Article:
Date of Award
Doctor of Philosophy in Biomedical Engineering - (Ph.D.)
Bryan J. Pfister
Efforts on finding the principle mechanism for selective neural stimulation have concentrated on segregating the neurons based on their size and other geometric factors. However, neuronal subtypes found in different parts of the nervous system also differ in their electrophysiological properties. The primary objective of this study is to investigate the feasibility of selective activation of neurons by leveraging the diversity seen in passive and active membrane properties.
Using both a local membrane model and an axon model based on the CRRSS, the diversity of electrophysiological properties is simulated by varying four model parameters (membrane leakage-Gleak and capacitance-Cm, temperature coefficient-Ktemp, and maximum sodium conductance-GNamax) by ±25% around their default value. Temperature coefficient is used as a means to alter the opening rate of the sodium channel. Three different stimulus waveforms are implemented to test the effects of hyperpolarizing pre-pulsing (HPP) and depolarizing pre-pulsing (DPP) on selectivity in comparison to monophasic (Mono) waveform.
The default value of Cm is found to play a critical role in amplifying or attenuating the sensitivity of the chronaxie time (Chr) and rheobase (Rhe) to variations in all the membrane parameters. The HPP waveform is able to selectively activate neurons diversified in Gleak only. Maximum selectivity indices are obtained when passive parameters (Cm & Gleak) are allowed to vary. The impact of dynamic parameter (Ktemp and GNamax) diversity increased slightly for the smallest value of Cm. In all cases, the HPP waveforms (with zero inter-phase gap) produce higher selectivity than the other two stimulus waveforms.
These results reveal a novel mechanism of selectivity based on electrophysiological diversity, and it is particularly pronounced with the hyperpolarizing pre-pulsing stimulation waveform. The proposed method of selectivity may lead to a paradigm-shifting approach if the electrophysiological diversity can also segregate neurons into functional subtypes, as evidence suggests in reports from numerous sites in the central nervous systems. This basic concept of selectivity should generalize to more complex neural models, though probably to different extents, that include a voltage-gated fast sodium channel and a leakage current, as in the CRRSS model.
Furthermore, this study expanded the investigation of neural selectivity to include stimulus waveform. Historically, rectangular stimulus pulse has been used in various neural stimulation application, however several limitations reside when using the tradition rectangular pulse to achieve selectivity. Hence, the study investigated using seven different non-rectangular waveforms as the stimulus pulse proceeded with hyperpolarizing pre-pulsing stimulus as a method to improve selectivity. The seven non-rectangular pulses are Charge-discharge curve (Chr-Dis), increasing and decreasing exponential (ExpInc and ExpDec) respectively, Gaussian (Gauss), KT2, Linear (Lin), and sinewave (Sine). Results revealed that Kt^2 maximized selectivity, followed by Gauss, ExpInc, and ExpDec stimulus, when proceeded by hyperpolarizing pre-puls. Furthermore, results showed with higher diversity in neural cells, specifically in GLeak & Ktemp or GLeak & GNamax using Kt?^2 allows higher stimulation selectivity between neural cells.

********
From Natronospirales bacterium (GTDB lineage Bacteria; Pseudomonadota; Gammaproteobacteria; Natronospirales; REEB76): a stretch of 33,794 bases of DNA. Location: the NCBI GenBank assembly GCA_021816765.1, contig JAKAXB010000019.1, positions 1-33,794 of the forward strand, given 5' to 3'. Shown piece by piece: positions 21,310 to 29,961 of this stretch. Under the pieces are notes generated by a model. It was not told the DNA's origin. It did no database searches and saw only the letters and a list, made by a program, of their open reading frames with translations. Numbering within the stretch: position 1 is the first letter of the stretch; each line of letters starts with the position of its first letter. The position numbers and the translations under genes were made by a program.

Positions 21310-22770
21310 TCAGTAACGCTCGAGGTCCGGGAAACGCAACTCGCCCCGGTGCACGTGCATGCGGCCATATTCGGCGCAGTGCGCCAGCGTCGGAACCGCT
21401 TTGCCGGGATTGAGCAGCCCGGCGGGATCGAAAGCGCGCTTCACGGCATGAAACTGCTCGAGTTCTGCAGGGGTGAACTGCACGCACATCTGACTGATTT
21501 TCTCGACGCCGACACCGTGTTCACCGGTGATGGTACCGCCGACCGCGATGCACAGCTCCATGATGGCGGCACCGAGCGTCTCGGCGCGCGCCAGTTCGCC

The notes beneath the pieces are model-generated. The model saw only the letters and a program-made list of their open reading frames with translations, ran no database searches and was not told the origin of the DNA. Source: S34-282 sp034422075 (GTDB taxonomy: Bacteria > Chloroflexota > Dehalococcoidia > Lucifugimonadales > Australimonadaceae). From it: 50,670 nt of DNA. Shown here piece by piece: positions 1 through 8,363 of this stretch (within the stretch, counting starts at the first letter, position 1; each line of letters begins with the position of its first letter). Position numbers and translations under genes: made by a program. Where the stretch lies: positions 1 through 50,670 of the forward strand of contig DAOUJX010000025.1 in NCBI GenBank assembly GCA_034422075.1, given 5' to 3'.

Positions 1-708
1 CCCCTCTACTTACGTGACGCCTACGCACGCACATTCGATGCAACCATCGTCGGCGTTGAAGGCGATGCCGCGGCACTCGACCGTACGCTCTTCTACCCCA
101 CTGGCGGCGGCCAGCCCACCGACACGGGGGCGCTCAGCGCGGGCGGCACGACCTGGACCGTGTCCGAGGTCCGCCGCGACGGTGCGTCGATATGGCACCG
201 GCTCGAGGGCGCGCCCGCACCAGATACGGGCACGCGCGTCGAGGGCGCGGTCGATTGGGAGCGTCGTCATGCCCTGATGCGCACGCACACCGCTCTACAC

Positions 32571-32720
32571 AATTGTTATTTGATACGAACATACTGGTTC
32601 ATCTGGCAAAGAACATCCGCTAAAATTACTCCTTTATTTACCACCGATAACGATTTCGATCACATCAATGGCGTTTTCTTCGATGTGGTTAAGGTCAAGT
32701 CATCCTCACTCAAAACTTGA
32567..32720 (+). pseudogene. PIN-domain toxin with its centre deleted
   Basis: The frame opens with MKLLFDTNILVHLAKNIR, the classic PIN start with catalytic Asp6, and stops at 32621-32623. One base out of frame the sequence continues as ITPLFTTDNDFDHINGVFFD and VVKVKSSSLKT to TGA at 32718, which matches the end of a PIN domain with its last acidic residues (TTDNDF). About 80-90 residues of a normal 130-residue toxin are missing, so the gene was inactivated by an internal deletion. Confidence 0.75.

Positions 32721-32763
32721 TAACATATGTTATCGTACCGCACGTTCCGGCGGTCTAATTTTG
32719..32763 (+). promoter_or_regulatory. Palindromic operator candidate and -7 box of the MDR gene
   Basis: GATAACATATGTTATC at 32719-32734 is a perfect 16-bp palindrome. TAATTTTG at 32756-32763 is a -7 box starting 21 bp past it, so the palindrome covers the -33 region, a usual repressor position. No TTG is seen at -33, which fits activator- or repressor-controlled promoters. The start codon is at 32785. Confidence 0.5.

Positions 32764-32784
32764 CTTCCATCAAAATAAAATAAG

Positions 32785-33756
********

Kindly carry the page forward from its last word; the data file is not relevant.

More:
Additionally, to get more realistic results that represents the behavior of neural cell in the human body we expanded the investigation to include a compartmental axon mode. We used a 10 µm myelinated axon that incorporated the CRRSS local model at the nodes of Ranvier that had widths of 1 µm and an inter-nodal distance of 1 mm. A monopolar point electrode was placed 1 mm away from the axon and aligned with its central node. Using all eight stimulus waveforms the SD curves and SIs were found with the same passive and active parameter ranges tested in the local membrane model
The Axon model further confirmed the results obtained from the local model revealing that diversification in the membrane parameters leads to selective neural stimulation. Both model results indicate that the most selective stimulus waveform changes depending on the membrane parameter combination that is allowed to vary, and no single stimulus waveform is the best for all combinations. These simulation results warrant further investigation of the concept of “selectivity based on electrophysiological diversity” using experimental data from real neurons.
Ghobreal, Bemin, "Selective neural stimulation by leveraging electrophysiological diversity and using alternative stimulus waveforms" (2021). Dissertations. 1515.